Friday, January 21, 2022

Alcohol can cause many nasty side effects

Everyone wants the world to change in some way, shape or form. Everyone has an opinion on how things could be better. I really believe we spend an inordinate amount of our waking time trying to figure ways to improve congestion on campus, to make classes more productive, to have perfect class attendance or to create enough parking to make everyone happy. So let’s investigate one fairly dramatic solution to a great many problems - problems caused by alcohol.

I think we as conscientious members of the MSU family could do our part to make this a better world. Every so often we see on the pages of The State News ads that speak of the number of drinks MSU students partake in a week. We travel down Grand River Avenue and see the lines of individuals looping around the corner down Abbott Road, waiting to enter the lower levels to drink themselves into unconsciousness.

Every football game brings out the best of Spartan alumni, hangers-on, crazed students and everything in between to present to the world a picture of what alcoholism looks like. Our collective memories are filled with instances of drunken behavior on campus. It is hard to put the recent years’ riots into perspective without the overriding influence of alcohol on the young and old alike.

Maybe it’s time to look closely at MSU and the community around it and forge forward to make some simple changes. Here is my suggestion: Why don’t we all gather down by the Red Cedar River, either in song or in a van, and pledge our allegiance beside the symbol of our resolve, Sparty. Let us raise our glasses. Oh, sorry about that! Let us raise our eyes heavenward and pledge that no more will we cast ourselves with those who seek to defame our university. Let us loudly say, “I will drink no more!”

With that pledge, I suggest we go forth in every direction from the feet of Sparty, perhaps as far out as 25 miles and in whatever manner we can (hopefully through legislation performed by those illustrious leaders of our state, who have given us the right to carry concealed weapons) cause to be illegal the consumption or sale of alcohol in that renaissance zone of moral dignity. With a firestorm of support, we could revolutionize the new millennium, driving the true demon of the world from our midst.

And what effect would that have? Grand River Avenue would take on a whole new look. No beer cans or cigarette butts (the evil sidekick of alcohol) would litter the landscape. Cigarettes need to be mentioned here because they go hand in hand with alcohol. Who remembers a bar that doesn’t reek of smoke? No booze - no smoke.

The long lines of ready-to-be-inebriated bar-goers would disappear. These rowdy lines would be replaced by a new vibrant society - young men in suits and sport coats and young ladies in gaily colored dresses, parading down the avenue. No longer would we have bars dispensing billions of gallons of hooch every day of the week. These establishments would ply their clientele with fresh herbal teas and exotic coffees. Conversation would be raised to a level of learned esteem. Poetry reading and critical discussion on the laws of thermodynamics would become the staple of the intellectual diet. Coarse language would disappear.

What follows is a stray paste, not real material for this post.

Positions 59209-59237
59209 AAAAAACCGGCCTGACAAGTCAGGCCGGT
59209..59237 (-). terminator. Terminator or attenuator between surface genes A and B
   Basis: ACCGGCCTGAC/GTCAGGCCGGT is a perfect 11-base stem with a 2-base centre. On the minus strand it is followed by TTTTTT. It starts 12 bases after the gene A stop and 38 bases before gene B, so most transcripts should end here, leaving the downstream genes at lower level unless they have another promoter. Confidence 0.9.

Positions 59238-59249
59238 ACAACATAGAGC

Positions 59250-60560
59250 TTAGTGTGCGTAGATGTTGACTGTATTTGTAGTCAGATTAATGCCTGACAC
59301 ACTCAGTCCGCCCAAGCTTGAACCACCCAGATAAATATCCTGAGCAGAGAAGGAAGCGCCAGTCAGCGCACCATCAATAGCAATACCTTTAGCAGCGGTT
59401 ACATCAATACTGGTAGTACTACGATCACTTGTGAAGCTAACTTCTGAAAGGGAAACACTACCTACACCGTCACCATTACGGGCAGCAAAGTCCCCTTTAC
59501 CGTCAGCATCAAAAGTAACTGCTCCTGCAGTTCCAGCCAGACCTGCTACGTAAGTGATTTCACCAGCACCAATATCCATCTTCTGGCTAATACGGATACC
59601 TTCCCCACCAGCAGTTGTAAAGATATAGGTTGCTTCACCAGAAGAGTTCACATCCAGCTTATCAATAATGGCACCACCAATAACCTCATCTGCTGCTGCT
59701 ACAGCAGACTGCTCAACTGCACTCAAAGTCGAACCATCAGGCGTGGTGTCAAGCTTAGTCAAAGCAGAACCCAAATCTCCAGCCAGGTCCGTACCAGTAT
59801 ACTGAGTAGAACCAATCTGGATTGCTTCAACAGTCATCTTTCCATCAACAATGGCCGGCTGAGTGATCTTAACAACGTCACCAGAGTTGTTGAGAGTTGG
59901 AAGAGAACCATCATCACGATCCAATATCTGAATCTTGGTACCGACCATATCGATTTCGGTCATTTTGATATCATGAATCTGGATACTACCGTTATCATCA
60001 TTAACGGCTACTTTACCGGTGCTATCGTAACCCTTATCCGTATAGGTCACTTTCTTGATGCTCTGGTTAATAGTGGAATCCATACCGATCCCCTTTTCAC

I can see it now. Friday and Saturday in East Lansing would revolve around lucid moments of deep conversation. Discussion of the week’s activities in each course would become the basis upon which to expand the knowledge of all those gathered in bistro, fraternity and dormitory study room alike. Cultural conversation would replace incoherent gibberish brought on by too many shots of cheap liquor and pitchers of generic beer.

There would be no disturbances, no violence, no untoward thoughts or actions. The university would blossom as a true place of learning. On football weekends, families could gather unmolested by slobbering drunks and enjoy the beauty of MSU without the fear of flying projectiles, lewd behavior and foul language. When tailgating, people could actually remember they were on campus for a football game, not simply staking out a place to collapse in a stupor when the brain completely shuts down with alcohol poisoning. The sound of laughter would pour from people totally immersed in fun, not laughter aimed at filth-crusted slugs.

Imagine entering Spartan Stadium without the ever-poisonous alcohol haze that surrounds so many of the ticket-holders. Can you truly picture an actual football experience that is not tainted by those dazed creatures who always sit in front of you and throw up on your shoes? It can be so, simply with the removal of the one true evil - alcohol.

Think of fraternity and sorority life. No longer would the media need to sneak hidden cameras into those secret societies to try and catch liquor infractions. With the sense of propriety and the removal of the addictive liquor, the only thing that would be seen is conscientious individuals sipping Diet Coke or Pepsi. Greasy pizzas would give way to small finger sandwiches and cloth napkins. The genteel life could return to MSU. An earlier, calmer period of existence would spread across the countryside, influencing the non-university crowds to raise their standards.

There are solutions to many of the problems we face. Maybe it doesn’t require drastic action or more legislation. Maybe it only requires one small word - responsibility.

Craig Gunn, an academic specialist at the Department of Mechanical Engineering, can be reached at


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